One of the limitations of the current study was the sample size, including a limited number of participants from non-White groups. On the one hand, this limitation does not undermine the primary purpose of understanding how majority groups (White participants) display racial biases and altered behaviors under mild sleep restriction (note that police officers in the U.S. are disproportionately White relative to Census estimates56). On the other hand, the limited variability in participant demographics hindered us from examining whether effects were driven by in-group/out-group determinants57,58 versus general stereotyping of Black men59. Increasing diversity in participant enrollment is a longstanding problem in both psychological and medical research60,61,62. Overcoming barriers to participant representation requires additional time and monetary resources for recruitment, collaboration with community leaders, and cultural tailoring62,63. It also requires increasing representation at the level of scientists, editors, and funding agencies64,65. In other words, academia as a whole must acknowledge and work to address its own systematic biases.

Conclusions and future directions

Police work is one of the most sleep-depriving professions5,6. It is also one of the few professions that involves carrying firearms and encountering potentially hostile situations. It remains an open, empirical question whether the gun-safety training offered to police officers shields them from the deleterious effects of sleep loss. Though that is possible, we note the following empirical evidence: (1) shielding was not observed in a correlational study on sleep and shooter bias in newly recruited police officers21; (2) night shift patrol officers were less likely to prevent deadly outcomes in video-based use-of-force simulators than day shift patrol officers66; (3) police officers sleep even worse than the general public5,6; and (4) workers in other fields that require extensive, safety-focused training (e.g., medicine) still show susceptibility to sleep loss and shift-work fatigue67,68,69,70. Therefore, sleep loss deserves closer consideration by public officials and law enforcement as an insidious culprit underlying people’s sometimes faulty judgments and impulsive behaviors.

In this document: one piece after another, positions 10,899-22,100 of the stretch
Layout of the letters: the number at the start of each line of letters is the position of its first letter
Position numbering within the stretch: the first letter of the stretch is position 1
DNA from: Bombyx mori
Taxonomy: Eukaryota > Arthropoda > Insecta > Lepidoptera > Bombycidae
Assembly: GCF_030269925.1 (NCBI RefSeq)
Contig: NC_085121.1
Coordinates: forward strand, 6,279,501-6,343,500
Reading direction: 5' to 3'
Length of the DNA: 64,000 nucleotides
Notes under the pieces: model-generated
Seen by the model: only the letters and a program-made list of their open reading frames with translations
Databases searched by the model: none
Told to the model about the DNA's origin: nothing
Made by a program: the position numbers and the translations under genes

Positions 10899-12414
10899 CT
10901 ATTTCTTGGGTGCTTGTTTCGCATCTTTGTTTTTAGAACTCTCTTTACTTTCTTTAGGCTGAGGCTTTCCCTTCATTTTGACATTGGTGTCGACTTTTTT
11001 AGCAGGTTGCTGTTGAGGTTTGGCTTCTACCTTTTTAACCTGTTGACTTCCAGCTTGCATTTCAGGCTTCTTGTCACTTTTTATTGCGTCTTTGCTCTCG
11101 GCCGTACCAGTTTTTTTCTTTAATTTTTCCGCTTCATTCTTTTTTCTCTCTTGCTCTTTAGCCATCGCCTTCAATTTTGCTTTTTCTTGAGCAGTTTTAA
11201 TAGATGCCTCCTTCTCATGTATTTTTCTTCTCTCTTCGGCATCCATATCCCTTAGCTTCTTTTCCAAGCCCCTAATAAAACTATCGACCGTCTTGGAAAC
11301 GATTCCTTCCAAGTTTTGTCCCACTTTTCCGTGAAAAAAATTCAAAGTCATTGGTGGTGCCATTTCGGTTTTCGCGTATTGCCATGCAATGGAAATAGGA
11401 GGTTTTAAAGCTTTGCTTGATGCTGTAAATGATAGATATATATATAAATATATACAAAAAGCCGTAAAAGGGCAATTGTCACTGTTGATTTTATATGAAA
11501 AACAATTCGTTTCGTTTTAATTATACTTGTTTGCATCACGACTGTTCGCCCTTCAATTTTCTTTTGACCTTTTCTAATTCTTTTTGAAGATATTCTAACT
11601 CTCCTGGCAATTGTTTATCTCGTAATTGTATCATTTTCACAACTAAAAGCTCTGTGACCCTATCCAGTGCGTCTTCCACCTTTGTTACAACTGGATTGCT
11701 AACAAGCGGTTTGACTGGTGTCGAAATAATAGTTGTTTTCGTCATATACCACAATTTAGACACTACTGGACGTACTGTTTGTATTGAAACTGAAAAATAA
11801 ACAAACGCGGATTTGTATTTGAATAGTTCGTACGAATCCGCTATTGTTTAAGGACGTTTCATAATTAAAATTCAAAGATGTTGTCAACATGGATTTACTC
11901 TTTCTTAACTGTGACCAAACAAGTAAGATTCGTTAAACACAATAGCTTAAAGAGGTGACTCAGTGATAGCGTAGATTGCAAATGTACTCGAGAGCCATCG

To eliminate discriminatory behaviors in society—including the shooting of unarmed Black individuals—there will be no substitute for eliminating underlying racism within individuals and systems. To achieve this end, education, policy changes, and individual efforts will be key. But, we also contend that there is room for reducing sleep debt in society3,71,72. Workplace sleep education programs73, behavioral change programs74, targeted memory reactivation interventions75, culturally tailored and personalized programs76,77,78, and schedules allowing for circadian alignment79 have all been shown to be effective. Based on the current results, as well as the literature on health disparities, it appears that correcting sleep loss in society may play a significant role in saving lives, including Black lives.



Forty-six adult participants were recruited through flyers and social media advertisements in spring 2018. The sample size was determined a priori to detect a large condition effect size, as often observed in sleep restriction studies16,80. They received monetary compensation for participating. Advertisements referred to the study as examining Sleep and Social Cognition to prevent expectation effects that would have emerged if the study were advertised as testing racial biases. Exclusion criteria included being under age 18 or over the age of 30, being a habitual short sleeper (< 7 h per night), and having clinically-diagnosed sleep disorders. Two participants did not complete all study sessions. Because there were only four African American participants we were unable to examine in-group versus out-group effects in this study; therefore, we excluded those data from the Police Officer’s Dilemma Task analyses (their data were included in other measures collected as part of this larger sleep study22). The study was approved by the Baylor University Institutional Review Board and all research was performed in accordance with relevant guidelines/regulations. All participants signed informed consents prior to the study and were debriefed upon study completion.

Overview of design

The 5-day study consisted of two 1.5 h in-lab experimental sessions – one on Monday and one on Friday. For the four nights between each session, participants were instructed to maintain a wake time of 7:30 am and were randomly assigned to maintain a bedtime of either 10:30 pm (normal sleep condition) or 1:30 am (restricted sleep condition). To promote ecological validity, participants slept in their home environment (home-based and lab-based sleep restriction protocols produce similar effect sizes on cognitive functioning80). Across the week, we measured sleep using wristband actigraphy, which is designed to detect ambient light and movement (accelerometer-based).